Monday, February 27, 2017

7 Benefits of Using Chlorella Every Day

7 Powerful Benefits Of Drinking Chlorella Every Day Hero Image
While the idea of eating a freshwater algae may not sound very appealing at first, an extensive list of the health benefits found in a tiny, single-celled microorganism called chlorella might change your mind.
Cousin to spirulina, chlorella is a vibrant-green algae that has been a common supplement in Eastern societies for years. Looking at all the beneficial vitamins and minerals packed into this tiny plant, you can see why.
Chlorella contains many vitamins and minerals, including iron, calcium, magnesium, phosphorus, folic acid, zinc, and vitamins A, C, B6, B12, and E. It's also packed with protein—a 100-gram serving of chlorella contains over 58 grams of protein (keep in mind that a typical serving of chlorella might only be a few grams). 
In the West, more people are recognizing the benefits of chlorella supplementation. Research backs this compound's status as a health superstar. Specifically, scientists have found that chlorella may be beneficial in the following ways:

1. Heavy metal detoxification

Unfortunately, many of us have accumulated heavy metals in our bodies, whether it's from eating mercury-laden fish or from our metal tooth fillings. One cell study found that chlorella absorbs heavy metals in the body, effectively preventing toxic accumulation. In the study, chlorella absorbed 40 percent of the heavy metals in the test solution in seven days.

2. Immune system support

The effects of chlorella on the immune system have been studied in both healthy subjects and those with compromised immune systems, due to medication or illness. While there are conflicting views about chlorella's effects on the immune system, one study found that supplementation supports the immune-regulating response in healthy patients
In unhealthy patients, the immune system functions were shown to return to or remain at near-normal levels with 20 grams + 150 mL daily chlorella supplementation over the two-year study.

3. Breast milk quality

Many of the toxins that mothers unknowingly take in on a daily basis can be passed on to babies through the mother's breast milk.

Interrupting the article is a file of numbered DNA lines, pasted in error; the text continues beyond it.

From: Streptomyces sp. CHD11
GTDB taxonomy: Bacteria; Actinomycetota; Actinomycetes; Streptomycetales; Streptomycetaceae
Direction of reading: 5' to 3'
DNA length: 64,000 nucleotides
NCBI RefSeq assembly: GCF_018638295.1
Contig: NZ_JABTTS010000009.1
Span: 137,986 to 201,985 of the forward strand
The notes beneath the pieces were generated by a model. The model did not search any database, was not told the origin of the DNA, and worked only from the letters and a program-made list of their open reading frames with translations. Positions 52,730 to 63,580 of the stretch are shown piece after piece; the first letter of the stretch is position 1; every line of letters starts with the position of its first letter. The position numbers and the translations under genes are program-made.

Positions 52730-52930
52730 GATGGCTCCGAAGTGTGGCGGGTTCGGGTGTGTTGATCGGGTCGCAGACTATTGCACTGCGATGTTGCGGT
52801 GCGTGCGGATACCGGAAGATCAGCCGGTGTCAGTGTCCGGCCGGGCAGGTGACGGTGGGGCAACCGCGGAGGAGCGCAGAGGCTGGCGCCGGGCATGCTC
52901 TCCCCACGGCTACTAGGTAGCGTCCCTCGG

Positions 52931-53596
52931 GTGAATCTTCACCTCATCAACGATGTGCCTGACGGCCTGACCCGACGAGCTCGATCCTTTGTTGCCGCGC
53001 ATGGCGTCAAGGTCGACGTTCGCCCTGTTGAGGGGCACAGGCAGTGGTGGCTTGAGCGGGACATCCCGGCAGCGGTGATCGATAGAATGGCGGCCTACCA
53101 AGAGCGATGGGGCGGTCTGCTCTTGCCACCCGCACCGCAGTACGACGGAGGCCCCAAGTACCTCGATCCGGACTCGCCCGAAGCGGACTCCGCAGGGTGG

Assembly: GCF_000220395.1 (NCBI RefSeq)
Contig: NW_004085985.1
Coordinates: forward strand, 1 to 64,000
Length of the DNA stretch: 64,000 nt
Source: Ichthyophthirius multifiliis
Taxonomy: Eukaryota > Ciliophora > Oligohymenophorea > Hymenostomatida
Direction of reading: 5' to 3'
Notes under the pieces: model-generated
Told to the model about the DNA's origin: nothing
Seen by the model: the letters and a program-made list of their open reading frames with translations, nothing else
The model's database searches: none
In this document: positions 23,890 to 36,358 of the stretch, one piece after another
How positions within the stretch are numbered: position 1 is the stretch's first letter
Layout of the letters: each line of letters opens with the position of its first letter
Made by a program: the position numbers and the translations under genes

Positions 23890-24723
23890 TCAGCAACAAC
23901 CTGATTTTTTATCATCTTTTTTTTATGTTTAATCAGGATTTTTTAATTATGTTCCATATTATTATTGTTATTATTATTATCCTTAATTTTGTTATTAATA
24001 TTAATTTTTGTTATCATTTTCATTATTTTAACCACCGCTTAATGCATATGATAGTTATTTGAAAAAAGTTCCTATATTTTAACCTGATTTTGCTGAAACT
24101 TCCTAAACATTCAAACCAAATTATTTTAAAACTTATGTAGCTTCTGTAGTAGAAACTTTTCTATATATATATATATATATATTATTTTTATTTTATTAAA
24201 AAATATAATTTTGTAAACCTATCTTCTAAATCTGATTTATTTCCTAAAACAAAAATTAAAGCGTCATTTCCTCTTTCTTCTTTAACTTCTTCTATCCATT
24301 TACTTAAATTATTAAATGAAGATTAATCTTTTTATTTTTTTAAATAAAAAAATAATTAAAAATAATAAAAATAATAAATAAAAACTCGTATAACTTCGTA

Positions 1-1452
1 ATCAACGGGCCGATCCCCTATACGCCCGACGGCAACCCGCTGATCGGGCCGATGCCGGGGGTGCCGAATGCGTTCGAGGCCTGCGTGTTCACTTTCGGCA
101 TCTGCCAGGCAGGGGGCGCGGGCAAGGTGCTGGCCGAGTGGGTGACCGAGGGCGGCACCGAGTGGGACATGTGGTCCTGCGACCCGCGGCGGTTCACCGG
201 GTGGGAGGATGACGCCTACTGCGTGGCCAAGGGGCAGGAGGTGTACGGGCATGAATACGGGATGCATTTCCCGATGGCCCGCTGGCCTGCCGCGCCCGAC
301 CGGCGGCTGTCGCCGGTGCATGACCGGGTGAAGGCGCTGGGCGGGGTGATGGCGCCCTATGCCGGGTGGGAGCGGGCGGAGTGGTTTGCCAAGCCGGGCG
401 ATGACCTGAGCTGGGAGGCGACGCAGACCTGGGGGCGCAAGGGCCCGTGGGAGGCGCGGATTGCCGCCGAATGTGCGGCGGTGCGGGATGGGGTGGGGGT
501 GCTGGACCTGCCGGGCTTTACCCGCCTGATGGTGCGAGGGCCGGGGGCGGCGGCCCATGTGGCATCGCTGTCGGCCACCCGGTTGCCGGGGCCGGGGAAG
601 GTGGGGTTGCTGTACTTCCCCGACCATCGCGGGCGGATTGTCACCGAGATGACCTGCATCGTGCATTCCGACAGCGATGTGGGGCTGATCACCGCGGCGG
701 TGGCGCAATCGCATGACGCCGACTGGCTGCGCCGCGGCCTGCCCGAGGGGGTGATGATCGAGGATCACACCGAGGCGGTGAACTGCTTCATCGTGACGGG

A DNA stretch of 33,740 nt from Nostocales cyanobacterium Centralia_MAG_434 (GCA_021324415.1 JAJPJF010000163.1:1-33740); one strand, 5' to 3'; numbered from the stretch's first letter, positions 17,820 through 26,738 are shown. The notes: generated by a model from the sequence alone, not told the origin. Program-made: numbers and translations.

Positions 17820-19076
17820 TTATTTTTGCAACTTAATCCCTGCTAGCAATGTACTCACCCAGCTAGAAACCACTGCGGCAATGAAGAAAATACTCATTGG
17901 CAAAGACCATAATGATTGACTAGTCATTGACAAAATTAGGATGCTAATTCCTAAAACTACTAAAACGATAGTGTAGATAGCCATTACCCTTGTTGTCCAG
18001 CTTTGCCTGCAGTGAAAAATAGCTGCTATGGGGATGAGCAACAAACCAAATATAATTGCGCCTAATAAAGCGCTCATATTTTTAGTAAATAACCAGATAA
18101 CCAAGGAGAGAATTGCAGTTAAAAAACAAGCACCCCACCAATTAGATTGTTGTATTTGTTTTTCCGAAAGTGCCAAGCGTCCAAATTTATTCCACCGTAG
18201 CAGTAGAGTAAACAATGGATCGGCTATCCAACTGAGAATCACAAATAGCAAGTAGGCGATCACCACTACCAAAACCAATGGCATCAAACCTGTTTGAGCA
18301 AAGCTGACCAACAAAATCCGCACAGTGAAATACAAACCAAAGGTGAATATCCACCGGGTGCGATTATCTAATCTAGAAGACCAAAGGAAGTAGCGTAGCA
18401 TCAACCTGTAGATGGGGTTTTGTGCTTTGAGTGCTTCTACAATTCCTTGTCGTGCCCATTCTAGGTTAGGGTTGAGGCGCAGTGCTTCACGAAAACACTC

One study examined the effects that supplementing with 6 grams of chlorella per day had on breast milk quality. Encouragingly, chlorella was found to increase immunoglobulin (an essential antibody in the immune system) concentrations in breast milk. The research also revealed that women who were supplementing with chlorella had lower levels of dioxins in their breast milk. Dioxins have been linked to developmental problems as well as hormone imbalance and a weakened immune system. 
4. Better body composition
Chlorella may be helpful in fighting both obesity and obesity-related health problems. A recent clinical study discovered that chlorella supplementation led to a reduction in body fat percentage, total cholesterol, and blood glucose levels.

5. Reduction of oxidative stress

Oxidative stress, caused by pollution, stress, or a poor diet, contributes to a faster aging process. A study in chronic cigarette smokers found that chlorella greatly reduced oxidative stress.

6. Blood pressure regulation

For those with high blood pressure, chlorella may help with lowering blood pressure to a healthy level. One study in hypertensive patients found that 1.5 grams of pure chlorella in tablet form per day resulted in decreased blood pressure over the six-month period of the study, as well as lowered hypertension-related symptoms.

7. Fibromyalgia symptom reduction

If you suffer from fibromyalgia (a chronic disorder characterized by widespread musculoskeletal pain and fatigue), chlorella may help to alleviate some of the symptoms. A study discovered that participants with fibromyalgia who supplemented with 10 grams of chlorella reported improvements in sleep and well-being as well as reductions in pain and fatigue during the course of the three-month study.
As with all supplements, it's important that you consult your physician before adding chlorella into your daily routine, especially if you're pregnant or breastfeeding. Chlorella does contain iodine, so those with sensitivities to iodine or hyperthyroidism should avoid. 
Since evidence exists that chlorella stimulates the immune system, patients with autoimmune diseases should not supplement with chlorella. People with sensitivities or allergies to mold should also avoid it. Be sure to purchase organic chlorella from a quality, certified supplier, when possible.